Standstill for US imported beef market

26 February 2018

US imported beef prices were largely unchanged this week as a result of limited trading between overseas suppliers and US importers.

There remains a limited availability of spot supplies from both Australia and New Zealand. The majority of market participants appear content to wait for an increase in offerings and subsequent shift in asking prices before entering negotiations.

However, despite forecasts for supplies out of Australia and New Zealand to increase in the coming months, US end users comment that this may not translate into an increase in availability, as growing Asian demand absorbs additional product. Australian and New Zealand beef exports to China in 2017 were 17% and 18% higher year-on-year, respectively.

The imported 90CL beef indicator eased 1US¢ from the previous week, to 214.5US¢/lb CIF (no change at 601.63A¢/kg CIF).

The USDA cattle on feed inventory report as of February 1st indicates 7.9% more cattle on feed than year-ago levels, at 11.6 million head – the largest February inventory since 2012. Lighter cattle entering feedlots due to drought has driven much of the increase in placements during the last few months. Feedlot supplies are large at present, which should help limit beef prices inflating heading into spring. However, aggressive marketing rates have allowed feedlots to stay current. Strong consumer demand has more than offset the increase in cattle inventories and the focus will continue to remain on demand drivers and the impact on both beef and cattle pricing moving into the spring.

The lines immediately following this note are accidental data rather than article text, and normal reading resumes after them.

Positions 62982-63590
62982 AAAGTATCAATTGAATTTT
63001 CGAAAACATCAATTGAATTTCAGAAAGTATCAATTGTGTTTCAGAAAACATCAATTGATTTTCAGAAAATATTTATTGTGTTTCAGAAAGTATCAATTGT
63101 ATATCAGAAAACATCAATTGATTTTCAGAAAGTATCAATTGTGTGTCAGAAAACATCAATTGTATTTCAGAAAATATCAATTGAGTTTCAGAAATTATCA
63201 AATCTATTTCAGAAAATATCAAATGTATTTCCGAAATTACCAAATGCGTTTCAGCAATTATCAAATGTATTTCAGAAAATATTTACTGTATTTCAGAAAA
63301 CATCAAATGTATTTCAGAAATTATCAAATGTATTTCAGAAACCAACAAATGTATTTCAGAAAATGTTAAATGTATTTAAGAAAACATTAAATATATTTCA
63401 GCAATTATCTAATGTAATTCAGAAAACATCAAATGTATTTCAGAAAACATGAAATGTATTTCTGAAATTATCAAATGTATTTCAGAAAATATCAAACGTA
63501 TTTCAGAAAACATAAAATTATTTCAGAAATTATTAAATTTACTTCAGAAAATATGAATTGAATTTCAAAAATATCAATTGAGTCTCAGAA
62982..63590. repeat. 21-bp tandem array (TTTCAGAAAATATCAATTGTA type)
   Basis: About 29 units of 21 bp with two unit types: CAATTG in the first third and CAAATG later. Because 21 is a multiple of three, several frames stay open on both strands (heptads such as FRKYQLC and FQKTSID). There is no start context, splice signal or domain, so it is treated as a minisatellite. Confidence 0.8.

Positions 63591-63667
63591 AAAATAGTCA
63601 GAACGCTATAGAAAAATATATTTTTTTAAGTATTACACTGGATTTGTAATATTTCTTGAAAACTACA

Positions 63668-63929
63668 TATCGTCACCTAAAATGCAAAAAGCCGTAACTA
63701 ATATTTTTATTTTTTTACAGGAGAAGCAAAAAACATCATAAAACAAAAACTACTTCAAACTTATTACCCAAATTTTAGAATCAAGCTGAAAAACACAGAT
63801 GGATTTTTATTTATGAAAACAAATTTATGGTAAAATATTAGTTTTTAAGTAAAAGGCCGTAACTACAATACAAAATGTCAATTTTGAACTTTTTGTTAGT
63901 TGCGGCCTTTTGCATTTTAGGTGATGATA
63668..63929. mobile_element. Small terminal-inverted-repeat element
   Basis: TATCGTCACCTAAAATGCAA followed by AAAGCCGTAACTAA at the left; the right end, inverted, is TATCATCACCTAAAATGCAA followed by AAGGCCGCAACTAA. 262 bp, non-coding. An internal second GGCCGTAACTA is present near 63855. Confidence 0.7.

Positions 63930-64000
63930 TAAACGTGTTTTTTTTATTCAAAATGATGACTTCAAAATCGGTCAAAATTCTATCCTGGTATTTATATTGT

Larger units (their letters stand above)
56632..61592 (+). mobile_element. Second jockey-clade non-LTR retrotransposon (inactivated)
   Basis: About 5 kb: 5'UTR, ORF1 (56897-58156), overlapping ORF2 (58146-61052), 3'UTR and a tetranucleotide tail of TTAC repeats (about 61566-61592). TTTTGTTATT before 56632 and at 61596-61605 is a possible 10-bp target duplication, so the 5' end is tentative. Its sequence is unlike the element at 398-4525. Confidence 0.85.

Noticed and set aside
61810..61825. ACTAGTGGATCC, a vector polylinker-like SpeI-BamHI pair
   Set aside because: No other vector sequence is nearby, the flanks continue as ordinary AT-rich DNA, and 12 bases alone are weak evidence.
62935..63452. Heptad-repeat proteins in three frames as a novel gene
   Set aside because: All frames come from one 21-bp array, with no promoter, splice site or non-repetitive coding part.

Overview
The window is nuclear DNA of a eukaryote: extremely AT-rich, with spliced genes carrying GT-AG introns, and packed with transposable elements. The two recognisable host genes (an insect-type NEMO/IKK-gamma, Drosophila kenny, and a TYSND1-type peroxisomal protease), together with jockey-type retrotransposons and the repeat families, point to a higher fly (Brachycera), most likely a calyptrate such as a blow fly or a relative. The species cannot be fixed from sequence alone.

Highlights from the week ending 23rd February:

  • CME fed and feeder cattle futures were lower this week as participants reduced some long positions ahead of the monthly cattle on feed report.
  • Rain in the Southern Plains in the past week have offered some relief to cow-calf operators facing some of the worst drought conditions of the past five years.
  • US wholesale beef prices were higher this past week but the increase has occurred earlier than normal and some fear this will negatively affect post Easter retail beef features.

Click here to view the Steiner Consulting US imported beef market weekly update.

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